Typically, when we think of business we either think of office space, boardrooms, or (in the age of the remote worker) maybe even our homes. Sadly, unless we're in a line of work like landscaping, we seldom think about the great outdoors in relation to business.
However, as I realized on a recent weekend hike, the natural world has a lot to teach us about business. Here are just some of the lessons that I learned.
1. Look for the fertile ground
As I began my hike, approaching the mouth of a winding forest path that led down by the river, I noticed a peculiar difference between the ground ahead of me, and that which I had just passed. The forest path was surrounded on all sides by mighty trees and plenty of freshly grown underbrush.
There were wildflowers growing here and there as well, and bugs darting to and fro. There was life, too, where I had come from, but it was nowhere near as vibrant as this patch. There was little, if any, animal life evident, and the trees were modest and spread out. Any flowers that existed were planted in manmade beds, but naturally, I doubted if any would have grown at all.
That's when it occurred to me. Like business, the fertile ground is what gives rise to activity. It's important for the entrepreneur to identify which markets are ripe for growth, and to target the audiences there accordingly. Planting seeds in fertile ground yields results. It's the same in business; invest your money where there is real demand and you can expect results.
2. Carve out your niche.
This same patch of land got me thinking though: "Sure, there's a lot growing on this fertile plot. But only the organisms that survived." Certainly, there were plenty of plants that had tried to grow, only to be choked out by the underbrush. Before there was a mighty forest, there were saplings, some of which were not strong enough to survive gale force winds. And many of the animals that came here for sustenance found themselves as little more than prey. Only the ones that were well suited for the conditions could reap the benefits.
Investing in hot markets is not enough on its own. You've got to fully prepare yourself to enter a space, by researching, networking, and planning accordingly. Once you understand that space, ask yourself "where is my niche? What new value can I offer?" For plants and animals, a lot of surviving a new space comes down to genetics, but in the human world we can calculate and adjust. Finding your niche means meeting demands that have not yet been met. Carving one out for yourself means success.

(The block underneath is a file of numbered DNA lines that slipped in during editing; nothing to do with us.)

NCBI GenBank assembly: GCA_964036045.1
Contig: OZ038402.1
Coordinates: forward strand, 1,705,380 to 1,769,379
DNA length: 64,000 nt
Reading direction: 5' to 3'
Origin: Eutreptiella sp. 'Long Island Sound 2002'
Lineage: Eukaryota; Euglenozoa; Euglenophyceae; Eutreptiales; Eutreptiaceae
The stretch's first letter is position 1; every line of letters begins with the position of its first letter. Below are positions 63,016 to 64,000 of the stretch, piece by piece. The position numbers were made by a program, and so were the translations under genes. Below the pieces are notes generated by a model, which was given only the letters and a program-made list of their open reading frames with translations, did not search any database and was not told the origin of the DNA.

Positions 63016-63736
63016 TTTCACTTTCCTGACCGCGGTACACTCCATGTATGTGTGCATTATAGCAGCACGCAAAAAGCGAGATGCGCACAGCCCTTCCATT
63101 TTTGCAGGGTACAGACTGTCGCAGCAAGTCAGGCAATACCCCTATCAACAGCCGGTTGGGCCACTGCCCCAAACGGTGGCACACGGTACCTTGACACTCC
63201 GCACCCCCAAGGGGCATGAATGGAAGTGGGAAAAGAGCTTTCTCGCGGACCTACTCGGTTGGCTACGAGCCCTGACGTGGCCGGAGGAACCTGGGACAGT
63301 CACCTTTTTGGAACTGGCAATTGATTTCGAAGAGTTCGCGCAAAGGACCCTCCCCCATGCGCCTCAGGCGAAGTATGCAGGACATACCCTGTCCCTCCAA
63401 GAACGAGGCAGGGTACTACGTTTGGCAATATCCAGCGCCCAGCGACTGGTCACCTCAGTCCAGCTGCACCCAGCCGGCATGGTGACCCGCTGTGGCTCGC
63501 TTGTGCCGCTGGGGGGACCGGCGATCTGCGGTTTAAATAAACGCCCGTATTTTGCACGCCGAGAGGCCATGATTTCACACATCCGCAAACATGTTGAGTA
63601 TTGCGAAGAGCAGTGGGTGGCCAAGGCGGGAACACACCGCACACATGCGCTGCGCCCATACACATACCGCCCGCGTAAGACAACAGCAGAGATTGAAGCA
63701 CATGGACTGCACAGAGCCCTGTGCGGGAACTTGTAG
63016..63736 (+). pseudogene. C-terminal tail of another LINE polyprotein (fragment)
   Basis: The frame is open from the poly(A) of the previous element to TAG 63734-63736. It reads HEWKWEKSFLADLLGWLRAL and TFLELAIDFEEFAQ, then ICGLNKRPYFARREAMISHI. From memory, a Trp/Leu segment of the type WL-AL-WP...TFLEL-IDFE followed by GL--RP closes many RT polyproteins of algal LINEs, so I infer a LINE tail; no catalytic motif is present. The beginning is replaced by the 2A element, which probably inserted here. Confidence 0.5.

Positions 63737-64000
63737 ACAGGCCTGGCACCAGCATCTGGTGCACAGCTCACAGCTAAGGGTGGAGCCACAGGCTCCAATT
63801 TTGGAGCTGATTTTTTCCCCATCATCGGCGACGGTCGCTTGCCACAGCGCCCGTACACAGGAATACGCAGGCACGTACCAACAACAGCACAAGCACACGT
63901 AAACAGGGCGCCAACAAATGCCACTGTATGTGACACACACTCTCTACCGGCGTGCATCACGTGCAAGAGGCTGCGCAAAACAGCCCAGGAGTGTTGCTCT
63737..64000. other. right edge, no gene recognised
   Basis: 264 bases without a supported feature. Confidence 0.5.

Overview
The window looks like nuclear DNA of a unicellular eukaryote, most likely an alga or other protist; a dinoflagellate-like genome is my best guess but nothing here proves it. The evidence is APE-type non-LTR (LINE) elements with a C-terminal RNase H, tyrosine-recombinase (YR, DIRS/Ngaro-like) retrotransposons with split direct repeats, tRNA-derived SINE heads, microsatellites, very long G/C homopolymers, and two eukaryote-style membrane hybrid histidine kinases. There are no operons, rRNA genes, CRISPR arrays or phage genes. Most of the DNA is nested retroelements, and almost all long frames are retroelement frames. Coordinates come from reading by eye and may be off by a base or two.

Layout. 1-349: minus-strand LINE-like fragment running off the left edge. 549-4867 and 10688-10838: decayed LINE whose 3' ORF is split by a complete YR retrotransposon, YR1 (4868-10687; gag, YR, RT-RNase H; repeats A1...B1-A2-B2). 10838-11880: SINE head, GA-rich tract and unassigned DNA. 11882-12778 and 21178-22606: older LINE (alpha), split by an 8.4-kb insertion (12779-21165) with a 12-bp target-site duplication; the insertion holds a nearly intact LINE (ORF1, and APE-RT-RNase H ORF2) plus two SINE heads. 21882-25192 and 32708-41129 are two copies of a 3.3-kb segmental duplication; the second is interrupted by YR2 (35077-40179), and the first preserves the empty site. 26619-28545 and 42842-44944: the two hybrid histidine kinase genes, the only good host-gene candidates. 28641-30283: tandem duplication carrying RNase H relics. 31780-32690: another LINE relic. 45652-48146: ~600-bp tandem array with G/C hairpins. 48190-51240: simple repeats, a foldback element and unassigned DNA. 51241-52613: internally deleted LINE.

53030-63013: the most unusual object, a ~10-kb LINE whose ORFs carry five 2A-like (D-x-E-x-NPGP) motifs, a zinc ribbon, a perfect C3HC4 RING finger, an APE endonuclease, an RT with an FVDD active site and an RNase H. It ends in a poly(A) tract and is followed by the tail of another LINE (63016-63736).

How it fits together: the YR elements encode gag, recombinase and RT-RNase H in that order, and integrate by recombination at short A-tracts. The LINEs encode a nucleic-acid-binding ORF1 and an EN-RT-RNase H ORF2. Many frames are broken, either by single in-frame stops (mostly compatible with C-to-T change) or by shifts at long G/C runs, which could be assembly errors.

3. Hard work and struggle pay off big time.
In nature, like business, there are no accidental winners and losers. Still, dumb luck sometimes plays a role in whether you live to see another day. Deeper into the forest I stopped on a hill overlooking the river. I'm a sucker for serenity, and rushing water always eases my mind.
But as I was watching the current flow, I noticed a bird fishing upon a rock. I watched the bird for several minutes before he plunged his beak into the water an successfully snapped up a wriggling fish. Dinner! Or so he thought. As he began to take off from his perch, the fish continued struggling, until he was finally able to separate himself from the bird's clutches. In a moment of victory, the fish free-fell back into the cool waters below, where he would live to fight another day.
Sometimes in business, especially when we've become complacent in a familiar market, we fail to see looming threats. Disruption is a fact of life, especially in a rapidly changing technological environment. In many cases, it can be hard to stand up to these looming threats, but if you stop struggling you've signed your own death warrant. Now, that doesn't mean fighting for the sake of fighting, but fighting smarter. Like the fish, you've got to bend and wriggle out of your comfort zone, trying anything you can to overcome the threat and survive. If you can do that, you've just bought yourself some more time - and time is money.
No doubt there are countless more examples of business lessons hidden away by Mother Nature. These were just a few of the things I noticed on one hike, but I'll certainly be keeping my eyes peeled for more insights from the biosphere. And if you do the same, I'm sure you'll come up with a whole list of your own natural business insights. Now that's what I call organic growth!